We used a crate to help train Christmas in the niceties of bathroom etiquette, and to transport him safely in the car.
In other words, the $100 doggie booster seat with seat belt and under cushion drawer for his personal effects hasn’t arrived yet.
Shaun was traveling on business when I went to pick up Christmas from the rescue agency. She came home from her trip with an extra suitcase full of dog necessities (travel bowls, toys, chewy thingies, a line of designer clothing: she basically swiped an entire aisle into the cart), one of which was this really nifty, bright red, pop-up dog crate. It’s nylon with venting mesh windows and a zip door. Has it’s own carry bag and everything.
We both thought it would be wonderful for, say, camping, or the beach when you’re carrying a ton of stuff. Walk the dog, pop-up the crate, give him a safe place to rest while we burn, er, grill the hot dogs. We got a nice soft mat for the inside, and left it up in the house so he’d get used to it. He loves it. When he wants to be completely left alone, he goes in there. It’s his personal den. No carrying the hard-sided crate in and out of the car. Nice.
My cell rings: Shaun’s at the gym & forgot her clothes; can we drop them off and run to the store? Sure. Get to the other car, no crate. Hey…nab the pop-up one! I picked up the soft crate with two fingers (SO loving this) and snagged a greenie treat.
The back seat is down to make life easier. I loaded the crate into the car, tossed in the greenie, and Christmas bolted into the crate. Yay! I zip it up and we go. I’m feeling awfully good about this.
Until the greenie is gone.
Christmas is not happy about being zipped into this crate. Apparently he’s never thought of this as a crate of any kind; more like his own personal tent. Who knew?
I hear scuffling, snuffling, scratching, digging, and generally unhappy noises from the back of the station wagon. I hear the swiping sound of nylon dragging on carpet. I look in my rear view mirror. A giant red rectangle is hurling itself in every direction in the back of the car. It looks like a huge gift box going postal.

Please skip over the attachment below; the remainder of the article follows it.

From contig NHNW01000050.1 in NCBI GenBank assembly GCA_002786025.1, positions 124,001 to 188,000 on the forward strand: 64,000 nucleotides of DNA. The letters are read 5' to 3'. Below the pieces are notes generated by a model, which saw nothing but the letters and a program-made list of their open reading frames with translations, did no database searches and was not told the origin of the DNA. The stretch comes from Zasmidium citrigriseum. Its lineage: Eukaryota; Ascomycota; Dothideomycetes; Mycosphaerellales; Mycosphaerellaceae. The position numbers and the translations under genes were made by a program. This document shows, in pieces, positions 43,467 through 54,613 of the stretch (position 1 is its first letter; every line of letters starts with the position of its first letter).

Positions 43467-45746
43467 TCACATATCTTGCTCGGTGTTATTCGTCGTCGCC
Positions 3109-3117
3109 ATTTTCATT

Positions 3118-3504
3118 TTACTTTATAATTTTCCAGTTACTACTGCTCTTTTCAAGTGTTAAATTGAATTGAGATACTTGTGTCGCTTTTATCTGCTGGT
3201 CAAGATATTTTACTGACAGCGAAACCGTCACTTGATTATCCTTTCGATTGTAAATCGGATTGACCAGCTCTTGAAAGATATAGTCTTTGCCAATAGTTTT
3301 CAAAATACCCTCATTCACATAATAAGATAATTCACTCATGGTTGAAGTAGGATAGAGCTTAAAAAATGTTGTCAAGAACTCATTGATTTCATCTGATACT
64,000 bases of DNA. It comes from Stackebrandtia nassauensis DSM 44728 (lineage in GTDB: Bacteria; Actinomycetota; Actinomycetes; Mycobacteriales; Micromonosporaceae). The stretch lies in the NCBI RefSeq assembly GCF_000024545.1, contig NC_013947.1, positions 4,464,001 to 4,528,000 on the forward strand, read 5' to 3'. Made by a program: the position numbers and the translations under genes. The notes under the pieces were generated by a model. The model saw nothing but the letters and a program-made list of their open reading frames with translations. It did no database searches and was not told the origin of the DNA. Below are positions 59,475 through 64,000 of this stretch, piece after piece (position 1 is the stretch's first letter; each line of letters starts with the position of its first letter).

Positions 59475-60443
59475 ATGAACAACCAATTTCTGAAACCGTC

Christmas is having a ball. He’s pouncing on the walls from the inside. He’s chasing his crate from the inside out, trying to make it let him go.
Driving around with a live, hurling gift box in the back of my car strikes me as hysterically funny. The back of my station wagon gets a double-take from a guy in a white pick-up. He speeds up. Probably doesn’t look too good that I’m hunched over the steering wheel shaking up and down with tears streaming down my face.
Time to pull over and try to stop Captain Ahab back there from ripping his way out of Moby Dick. I manage the pull over part. Stopping the giggles proves to be more difficult. The gasping for air and machine gun stream of HAHAHAHAHA don’t help.
I reach back, right the crate and sternly command “No! Sit! Leave it!” One of those should work, right?
Christmas listens intently, lays down and doesn’t move. Hey. This dog training stuff is GREAT. I pull back out into traffic. Immediately there is the unmistakable sound of swooshing, slithering nylon and soft thuds from the back seat. I cock the rear view mirror. The crate is now standing on end. I can’t see out the back window. Christmas is sitting perfectly still on the door, looking at me innocently through a mesh window…“What?”
I can’t pull over. Okay. He’s just going to have to figure it out.
You know. He’s a really smart dog. He does figure it out. In the space of three minutes, he’s rolled and wormed himself to the front of the car, managing to wedge the door of the crate between the seats, an 8 inch gap. It’s bulging where his big nose is snuffling at my elbow. (for a teeny dog, he has a huge schnauze) “Can I sit in front Mom?”
This crate is a good 18″ wide. I try to stuff him into the back with an elbow: keep your eyes on the road! I manage to push it back so it’s not caught, but it’s like trying to stuff a live and very upset pillow back into a sack. No longer funny. I still can’t pull over. Crap.
Wait. It’s quiet. Okay, if I can reach that light I can turn into the mini-mart.
I cock the mirror: the crate slid back all the way to the hatch. Hey, maybe he’s getting the idea.
Christmas puts his final assault into action: massive scrabbling noise. He hurls himself like a linebacker at the front of the crate and it flips end over end toward the front of the car…he keeps rushing and hurling, the crate keeps barreling toward the wind shield until…WHAM! The crate slams down between the seats: wedged halfway between front and back. It’s down to 8″ wide in the middle. It looks a little like a big, rectangular, fabric-covered Slinky with a corset on.
The pad is wrapped over his head and under one leg.
But Christmas is happy. He can see out the front window. And he’s laying next to me. Apparently, that’s all he wanted. I pull into the mini-mart parking lot. No longer for safety reasons; he’s not going anywhere without pneumatic help.
I’m in the mini-mart lot because I’m laughing so hard I can’t see. Christmas looks up at me momentarily from his relaxed and calm position, and his tail thuds lightly before he returns to looking quietly out the front window. It’s okay mom. I fixed it. You can drive now.
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